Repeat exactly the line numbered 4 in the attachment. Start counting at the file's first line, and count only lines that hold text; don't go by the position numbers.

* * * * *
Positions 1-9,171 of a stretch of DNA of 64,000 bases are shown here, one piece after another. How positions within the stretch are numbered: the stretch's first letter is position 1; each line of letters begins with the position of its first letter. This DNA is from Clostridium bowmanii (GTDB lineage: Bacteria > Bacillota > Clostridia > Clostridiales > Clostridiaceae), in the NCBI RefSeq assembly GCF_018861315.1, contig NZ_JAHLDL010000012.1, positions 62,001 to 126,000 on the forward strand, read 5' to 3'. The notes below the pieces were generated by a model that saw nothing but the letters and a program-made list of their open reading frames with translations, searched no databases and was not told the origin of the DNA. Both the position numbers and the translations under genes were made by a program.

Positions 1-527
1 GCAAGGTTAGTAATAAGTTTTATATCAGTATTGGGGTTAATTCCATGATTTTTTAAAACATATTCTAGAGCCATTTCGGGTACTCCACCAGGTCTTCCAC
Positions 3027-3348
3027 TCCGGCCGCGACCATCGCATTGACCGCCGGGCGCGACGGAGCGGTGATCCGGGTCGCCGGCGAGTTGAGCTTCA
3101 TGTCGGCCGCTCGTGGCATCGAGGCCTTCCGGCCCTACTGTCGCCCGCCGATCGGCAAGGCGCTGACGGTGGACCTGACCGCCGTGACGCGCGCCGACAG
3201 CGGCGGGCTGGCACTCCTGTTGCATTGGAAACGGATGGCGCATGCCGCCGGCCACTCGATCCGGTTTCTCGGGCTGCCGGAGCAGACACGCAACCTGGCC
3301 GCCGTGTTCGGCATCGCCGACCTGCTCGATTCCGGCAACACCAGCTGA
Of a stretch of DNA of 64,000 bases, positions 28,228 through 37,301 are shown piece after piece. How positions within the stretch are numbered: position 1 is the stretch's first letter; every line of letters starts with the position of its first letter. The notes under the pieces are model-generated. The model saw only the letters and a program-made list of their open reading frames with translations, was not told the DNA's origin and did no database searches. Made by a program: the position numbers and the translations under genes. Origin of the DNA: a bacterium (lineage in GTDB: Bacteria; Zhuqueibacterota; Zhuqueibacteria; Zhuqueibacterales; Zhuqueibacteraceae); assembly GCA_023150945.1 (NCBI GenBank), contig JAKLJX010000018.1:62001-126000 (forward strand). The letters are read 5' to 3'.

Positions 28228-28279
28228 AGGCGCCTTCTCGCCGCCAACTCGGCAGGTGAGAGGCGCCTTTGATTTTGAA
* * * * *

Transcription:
Positions 3027-3348